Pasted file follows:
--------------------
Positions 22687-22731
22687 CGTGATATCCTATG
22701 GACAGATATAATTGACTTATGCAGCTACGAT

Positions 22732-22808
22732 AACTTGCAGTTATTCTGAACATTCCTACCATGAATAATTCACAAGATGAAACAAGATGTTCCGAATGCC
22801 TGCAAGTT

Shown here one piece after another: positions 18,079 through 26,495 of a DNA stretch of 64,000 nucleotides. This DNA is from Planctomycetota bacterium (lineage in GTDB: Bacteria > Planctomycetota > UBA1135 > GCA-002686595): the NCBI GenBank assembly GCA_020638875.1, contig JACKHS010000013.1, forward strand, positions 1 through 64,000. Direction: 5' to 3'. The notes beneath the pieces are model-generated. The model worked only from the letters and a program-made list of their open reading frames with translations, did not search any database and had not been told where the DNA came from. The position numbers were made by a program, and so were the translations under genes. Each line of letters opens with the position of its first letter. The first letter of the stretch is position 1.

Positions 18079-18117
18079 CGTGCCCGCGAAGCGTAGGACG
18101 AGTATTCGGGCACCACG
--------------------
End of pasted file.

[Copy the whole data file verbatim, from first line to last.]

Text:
Positions 22687-22731
22687 CGTGATATCCTATG
22701 GACAGATATAATTGACTTATGCAGCTACGAT

Positions 22732-22808
22732 AACTTGCAGTTATTCTGAACATTCCTACCATGAATAATTCACAAGATGAAACAAGATGTTCCGAATGCC
22801 TGCAAGTT

Shown here one piece after another: positions 18,079 through 26,495 of a DNA stretch of 64,000 nucleotides. This DNA is from Planctomycetota bacterium (lineage in GTDB: Bacteria > Planctomycetota > UBA1135 > GCA-002686595): the NCBI GenBank assembly GCA_020638875.1, contig JACKHS010000013.1, forward strand, positions 1 through 64,000. Direction: 5' to 3'. The notes beneath the pieces are model-generated. The model worked only from the letters and a program-made list of their open reading frames with translations, did not search any database and had not been told where the DNA came from. The position numbers were made by a program, and so were the translations under genes. Each line of letters opens with the position of its first letter. The first letter of the stretch is position 1.

Positions 18079-18117
18079 CGTGCCCGCGAAGCGTAGGACG
18101 AGTATTCGGGCACCACG